Supporting Children with Medical Conditions and Managing Medicines Policy

Date first adopted:23rd September, 2015
How often to be reviewed:Governors Free to Determine
Reviewed10 th January 2018
Reviewed ByStudent Development Committee

The Purbeck School Policy for supporting children with medical conditions and managing medicines

This policy has been structured based upon the most recent government advice “Supporting students at school with medical conditions” (DfE-April 2014), the “Guidance and Code of Practice –  First Aid at Work” provided by Dorset County Council, guidance from local Health Services, professional teaching associations, Dorset County Council Health and Safety Team.

The Purbeck School adheres to the duty as stated in the Children and Families Act 2014 that students with medical conditions will have the same right of admission to our school as other students and will not be refused admission or excluded from school on medical grounds.  Appropriate levels of assessments will be undertaken to establish and determine what support students with medical conditions require. This will be done in partnership with parents and health professionals.

The prime responsibility for a student’s health rests with parents. It is anticipated that parents / carers will ensure that appropriate information is provided for the school that enables proficient management and a good understanding of their child’s medical condition; this includes working in partnership in the management of any medicines administered at school.

The Purbeck School takes advice and guidance from a range of sources, including the School Nurse, Paediatric Consultants, and other Health professionals in addition to the information provided by parents in the first instance. This enables us to manage support effectively and to minimise any disruption to learning.

Key Personnel

The designated person with overall responsibility to implement this policy is: Marie Simmonds

This person will also ensure that staff are appropriately aware of the medical condition of children with whom they work and that any confidential information pertinent to the medical condition is entrusted to individual staff.

The person responsible for developing Individual Healthcare Plans is: Mark Woodward

The Governor with specific responsibility to oversee the arrangements to support students at schools with medical conditions is: Anna Daniels


The  school  is  committed  to  assisting  children  with  long-term  or  complex  medical conditions and working in partnership with their parents /carers.

  1. To ensure that students at school with short or long term medical conditions, are properly supported so that they have full access to education, including off-site activities and residential visits.
  2. Make arrangements for staff to ensure that they receive adequate and appropriate training for them to support children with medical needs.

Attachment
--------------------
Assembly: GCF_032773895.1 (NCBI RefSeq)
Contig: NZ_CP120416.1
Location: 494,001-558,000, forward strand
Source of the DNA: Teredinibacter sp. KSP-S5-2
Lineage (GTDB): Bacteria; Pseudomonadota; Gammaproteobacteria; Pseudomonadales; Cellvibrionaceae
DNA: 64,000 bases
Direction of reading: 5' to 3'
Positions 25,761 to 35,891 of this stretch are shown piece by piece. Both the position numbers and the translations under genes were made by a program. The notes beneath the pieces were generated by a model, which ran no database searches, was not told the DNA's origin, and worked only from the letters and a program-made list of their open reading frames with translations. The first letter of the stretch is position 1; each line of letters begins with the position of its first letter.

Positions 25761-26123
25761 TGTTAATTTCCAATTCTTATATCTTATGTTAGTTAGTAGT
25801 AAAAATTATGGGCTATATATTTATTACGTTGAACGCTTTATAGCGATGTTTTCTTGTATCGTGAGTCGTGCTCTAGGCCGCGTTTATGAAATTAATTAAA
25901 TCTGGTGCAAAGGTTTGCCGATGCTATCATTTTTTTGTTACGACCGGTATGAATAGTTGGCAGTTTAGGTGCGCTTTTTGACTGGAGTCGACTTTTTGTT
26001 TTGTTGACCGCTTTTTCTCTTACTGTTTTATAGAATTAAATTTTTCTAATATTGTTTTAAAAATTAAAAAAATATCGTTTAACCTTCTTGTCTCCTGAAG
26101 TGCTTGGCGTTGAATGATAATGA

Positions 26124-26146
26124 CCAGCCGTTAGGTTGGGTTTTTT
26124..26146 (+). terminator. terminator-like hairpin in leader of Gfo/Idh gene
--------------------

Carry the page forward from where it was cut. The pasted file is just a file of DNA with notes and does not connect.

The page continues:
3. To ensure  that  parents  and  children  have  confidence  in  the  medical  support arranged at school.
  4. To work in partnership with Health Service colleagues.
  5. To be fully compliant with the Equality Act 2010 and its duties.
  6. To manage medicines within school in accordance with government and local advice.
  7. To keep, maintain and monitor records as detailed in this policy.
  8. To write and to monitor Individual Healthcare Plans, in partnership with health professionals.
  9. To ensure that the students in our school are safe and are able to attend school regularly with their medical condition.
  10. To support students with complex medical conditions and or long term medical needs in partnership with Health professionals and parents to enable their access to education.
  11. To adhere to the statutory guidance contained in “Supporting pupils at school with medical conditions” (DfE Dec 2015), and guidance for Schools on “Supporting children and young people with medical conditions” (DCC Dec 2017).


  • ensure that arrangements are in place to support children and young people with medical conditions and that support is tailored to individual medical needs;
  • make arrangements for this policy to be published on the school website;
  • review this policy annually;
  • ensure that staff are identified to implement the policy from day to day;
  • monitor the arrangements associated with Individual Healthcare Plans so that they are managed appropriately, reviewed and maintained in partnership with Health professionals;
  • ensure that staff receive appropriate training enabling them to provide bespoke and purposeful support to students with medical needs and that the training is refreshed regularly;
  • ensure that specific arrangements are made for the self-management of medicine where applicable and how this will be both monitored and managed by staff;
  • oversee the school’s management of medicines to ensure that Health & Safety standards are met and that parents have confidence in the schools ability to support their child’s medical needs;
  • ensure that  insurance  arrangements  cover  staff  in  carrying  responsibility  for medical procedures;
  • have ‘due regard’ to the rights of students who are disabled as set out in the Equality Act 2010;
  • ensure that appropriate arrangements are made to include students with medical conditions on off-site activities;
  • ensure that parents / carers are aware of the school’s complaints policy.


Individual Healthcare Plans will be developed for students with medical conditions. These will set out the support that is needed so that the impact on school attendance, health, social well-being and learning is minimised. Not all conditions will require an Individual Healthcare Plan. In some cases the agreement request to administer medicines will be sufficient to cover short term conditions and treatment. The plan will include the name of the member of staff who is appropriately trained and providing the agreed support.

The Purbeck School will use the recommended Templates (DfE) to capture relevant information that will enable an appropriate plan to be structured. The Templates cover a range of issues for which governors have responsibility. Health professionals will be involved in the development of Individual Healthcare Plans in addition to parents and students.